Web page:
Bishop Ralph – the Corporal Works of Mercy – Sheffield Catholic Cathedral.
In the Decree to launch the Jubilee Year of Mercy, Pope Francis highlights what are traditionally known as the corporal and spiritual works of mercy with these words:
‘It is my burning desire that, during this Jubilee, the Christian people may reflect on the corporal and spiritual works of mercy….. Jesus introduces us to these works of mercy in his preaching so that we can know whether or not we are living as his disciples’. MV15
Jesus preached the corporal and spiritual works of mercy, both in his words and his actions. Perhaps the sharpest focus of his preaching on the corporal works of mercy is to be found in one of the best known passages from St Matthew’s gospel – the scene of the Last Judgement. There we find listed six of the seven corporal works of mercy; feeding the hungry, quenching the thirsty, clothing the naked, visiting the sick and imprisoned, and welcoming the stranger.
So let us take up Pope Francis’ invitation and spent a few moments reflecting on the corporal works of mercy and what they might mean for us today.
Feed the Hungry
Sadly, many people around the world still go hungry every day. In contrast, in is estimated that we throw away seven million tonnes of food and drink from our homes every year, the majority of which could be eaten and costs us 12.5bn. So a question for us all might be: how might our better steward our own food habits to benefit those who have not?
Give drink to the Thirsty
Adverts in our newspapers and on TV remind us that there are many of our brothers and sisters around the world do not have access to clean water, and of the dreadful illnesses they suffer as a result. We may not be able to help directly, but we are in a position to support the efforts of those who work to make this basic commodity ready to those who have not.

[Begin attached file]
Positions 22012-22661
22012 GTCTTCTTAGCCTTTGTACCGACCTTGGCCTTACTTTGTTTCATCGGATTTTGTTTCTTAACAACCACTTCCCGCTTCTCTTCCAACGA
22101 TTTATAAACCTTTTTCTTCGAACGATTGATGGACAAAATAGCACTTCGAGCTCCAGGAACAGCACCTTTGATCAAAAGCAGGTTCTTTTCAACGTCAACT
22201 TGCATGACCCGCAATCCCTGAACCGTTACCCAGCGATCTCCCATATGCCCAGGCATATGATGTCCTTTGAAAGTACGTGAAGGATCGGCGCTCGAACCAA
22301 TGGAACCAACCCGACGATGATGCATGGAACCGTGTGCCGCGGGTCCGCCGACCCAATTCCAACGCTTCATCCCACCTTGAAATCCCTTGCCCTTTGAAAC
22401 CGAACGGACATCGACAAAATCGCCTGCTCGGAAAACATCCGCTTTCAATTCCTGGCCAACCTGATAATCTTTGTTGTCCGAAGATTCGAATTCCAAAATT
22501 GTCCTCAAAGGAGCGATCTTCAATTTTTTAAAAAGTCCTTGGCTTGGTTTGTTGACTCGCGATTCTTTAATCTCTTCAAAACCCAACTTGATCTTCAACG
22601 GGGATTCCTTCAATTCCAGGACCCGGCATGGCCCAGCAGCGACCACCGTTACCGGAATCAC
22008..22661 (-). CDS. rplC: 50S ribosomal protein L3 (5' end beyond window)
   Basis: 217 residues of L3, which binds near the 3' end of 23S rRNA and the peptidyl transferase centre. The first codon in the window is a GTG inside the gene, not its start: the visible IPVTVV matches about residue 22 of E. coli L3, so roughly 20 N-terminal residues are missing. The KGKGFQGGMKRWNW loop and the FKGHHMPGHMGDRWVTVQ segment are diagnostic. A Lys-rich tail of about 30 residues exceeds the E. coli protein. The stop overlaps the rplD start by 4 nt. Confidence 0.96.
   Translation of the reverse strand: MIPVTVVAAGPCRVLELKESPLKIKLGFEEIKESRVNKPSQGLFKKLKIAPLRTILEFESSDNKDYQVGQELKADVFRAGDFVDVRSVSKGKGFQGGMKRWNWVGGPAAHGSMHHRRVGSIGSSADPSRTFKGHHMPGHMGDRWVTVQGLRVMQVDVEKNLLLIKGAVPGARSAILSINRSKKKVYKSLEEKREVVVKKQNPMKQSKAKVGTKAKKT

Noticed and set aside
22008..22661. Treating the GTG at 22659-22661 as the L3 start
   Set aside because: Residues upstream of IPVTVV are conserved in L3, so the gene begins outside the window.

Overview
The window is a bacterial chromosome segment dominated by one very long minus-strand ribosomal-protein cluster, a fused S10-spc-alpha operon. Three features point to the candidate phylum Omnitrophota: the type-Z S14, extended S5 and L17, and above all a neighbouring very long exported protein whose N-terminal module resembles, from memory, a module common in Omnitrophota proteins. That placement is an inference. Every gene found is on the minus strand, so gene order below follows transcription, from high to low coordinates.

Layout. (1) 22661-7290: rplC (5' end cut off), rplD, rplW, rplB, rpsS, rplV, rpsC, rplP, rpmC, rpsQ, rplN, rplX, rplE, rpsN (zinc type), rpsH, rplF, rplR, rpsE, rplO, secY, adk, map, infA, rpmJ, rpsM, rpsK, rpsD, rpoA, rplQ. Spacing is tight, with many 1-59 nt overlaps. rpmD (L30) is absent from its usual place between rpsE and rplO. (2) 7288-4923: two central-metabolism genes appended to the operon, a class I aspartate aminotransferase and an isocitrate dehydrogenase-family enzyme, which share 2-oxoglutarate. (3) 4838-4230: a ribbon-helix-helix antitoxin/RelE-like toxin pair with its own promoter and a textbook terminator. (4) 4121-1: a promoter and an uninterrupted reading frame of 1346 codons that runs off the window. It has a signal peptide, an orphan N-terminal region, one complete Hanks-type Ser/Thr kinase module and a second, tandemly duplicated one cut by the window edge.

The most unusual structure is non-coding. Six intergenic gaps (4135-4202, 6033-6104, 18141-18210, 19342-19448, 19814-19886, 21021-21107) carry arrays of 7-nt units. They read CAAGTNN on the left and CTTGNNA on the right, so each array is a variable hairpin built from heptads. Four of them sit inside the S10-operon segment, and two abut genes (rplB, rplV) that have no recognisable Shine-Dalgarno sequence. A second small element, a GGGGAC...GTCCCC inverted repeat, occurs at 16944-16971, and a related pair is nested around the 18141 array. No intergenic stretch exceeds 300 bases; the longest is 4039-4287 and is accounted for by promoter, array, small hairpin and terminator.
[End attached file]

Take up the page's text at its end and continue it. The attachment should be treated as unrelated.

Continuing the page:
Shelter the Homeless
There are many reasons that lead to someone finding themselves without a home: unemployment, breakdown in a relationship, a mental illness, fleeing oppressive regimes. We are encouraged to welcome those without a home and help them find a solution to the challenges that face them. This a very real challenge for us at present, given the movement of migrants.
Visit the Sick
If you take even the most casual look at the gospel you cannot help notice Jesus special concern for the sick. In our society sometimes the sick are forgotten or even, in some cases, avoided. But we all know from our experience that in visiting the sick we often receive more than we give.
People in prison are also made in the image and likeness of God. They are entiled to hear the Word of God and be encouraged, consoled and challenged by the gospel. We may not all see ourselves in prison ministry but we can support with our prayers those who do.
Bury the Dead
It is hard to lose someone in death and it is only right for us to express our grief when we do. It is also important to support those who have lost loved ones with our presence and our prayers. It is in such moments we express our solidarity with those who are experiencing the pain of loss, our respect for life and our belief in the Resurrection.
We are just beginning the second week of Lent. Maybe you are still looking for something different to do this Lent. Why not try one of the corporal works of mercy?
In Christ the Redeemer,